One easy way a webmaster can speed up their website is by enabling gzip compression on their web server. Most major websites do this and all modern browsers support receiving gzip encoded content. Sending out gzipped components greatly reduces the size of the response a web server sends to the browser and leads to the user having a faster experience with the website.Despite this being a plus for everyone, according to the book Even Faster Web Sites,around 20% of US users do not experience this enhancement. The number goes down to 15% when a world wide audience is considered, but that’s still a decent number of web surfers. The book states that the culprits behind the slowing down of the net for 15% of its users fall into two main categories:
- Web Proxies
- Computer Security Software
The reasons for this are that the above want to observe the responses from the web server and don’t want to have to decompress the files, so they either remove or mangle the “Accepts-Encoding:gzip” message that your browser sends to the web server. This leads to the web server thinking that the browser doesn’t support gzip compression, and therefore it sends back uncompressed data. The reason for mangling or stripping away the “Accepts-Encoding:gzip” message may have been to try and minimize the number of CPU cycles needed to examine data from the web server, but increasing download time to get around decompressing data is a poor trade off.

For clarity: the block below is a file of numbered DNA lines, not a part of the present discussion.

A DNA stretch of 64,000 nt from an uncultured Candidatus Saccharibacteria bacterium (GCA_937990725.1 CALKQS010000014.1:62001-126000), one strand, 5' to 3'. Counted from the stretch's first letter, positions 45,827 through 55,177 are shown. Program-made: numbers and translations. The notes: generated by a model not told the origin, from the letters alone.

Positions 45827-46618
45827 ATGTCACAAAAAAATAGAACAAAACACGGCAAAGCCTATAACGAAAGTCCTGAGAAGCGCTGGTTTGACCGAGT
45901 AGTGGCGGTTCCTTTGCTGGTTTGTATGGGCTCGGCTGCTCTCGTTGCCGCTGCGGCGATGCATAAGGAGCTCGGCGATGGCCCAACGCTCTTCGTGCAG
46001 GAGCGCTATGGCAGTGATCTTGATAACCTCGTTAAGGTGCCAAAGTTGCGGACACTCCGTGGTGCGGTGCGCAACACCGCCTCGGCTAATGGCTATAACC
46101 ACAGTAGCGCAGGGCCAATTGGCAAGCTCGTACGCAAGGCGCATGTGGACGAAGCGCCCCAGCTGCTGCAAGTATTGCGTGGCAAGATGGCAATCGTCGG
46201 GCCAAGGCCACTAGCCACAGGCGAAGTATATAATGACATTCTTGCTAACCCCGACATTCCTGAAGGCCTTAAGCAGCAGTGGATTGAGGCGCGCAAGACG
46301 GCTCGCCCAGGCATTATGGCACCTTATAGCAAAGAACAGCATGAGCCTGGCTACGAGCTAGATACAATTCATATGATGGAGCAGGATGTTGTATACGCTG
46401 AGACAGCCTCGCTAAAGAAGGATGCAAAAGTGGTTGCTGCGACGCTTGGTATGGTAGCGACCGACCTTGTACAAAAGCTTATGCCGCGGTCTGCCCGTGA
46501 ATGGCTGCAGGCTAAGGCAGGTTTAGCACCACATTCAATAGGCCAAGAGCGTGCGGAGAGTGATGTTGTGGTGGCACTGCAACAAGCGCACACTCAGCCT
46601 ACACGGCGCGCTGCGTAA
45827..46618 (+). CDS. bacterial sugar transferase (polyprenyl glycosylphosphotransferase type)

Many newer security software suites have since rectified this problem, but there are still some out there that unnecessarily hamper your web surfing. You can check and see if you’re apart of the 15% of people who don’t recieve gzipped data by going to the following link: Gzip Compression Test PageI’m writing this entry mainly because I’m doing a lot of front-end optimization at work and I ended up discovering that I was in the unfortunate 15% of web users who were missing out on a faster web experience. I also found out that my parents were in the same boat. If you click the link above and discover you are also not benefiting from gzip compression on the web, it’s worth temporarily disabling your security software and seeing if it is the cause of your problems. If you are unable to isolate the problem to software on your computer, it may be a web proxy which is removing/mangling the “Accepts-Encoding:gzip” message, and if that’s the case, you’re pretty much out of luck unless you control the proxy.
If you isolate the problem to your security suite, I would either try upgrading the software or switching to a different service. I dual boot my machine with Windows and Linux (my problem was only on Windows) and for Windows I’ve currently switched to using Microsoft’s Security Essentials for my virus checker (along with SpyBot), which LifeHacker seems to think is good enough, though I’m currently still researching the best tools to use.
If you are a webmaster and are interested in enabling gzip compression, you can find an easy-to-follow tutorial on how to do it here. If you want to go a little further down the rabbit hole, Yahoo! has put together a very nice list of techniques you can use to speed up your website.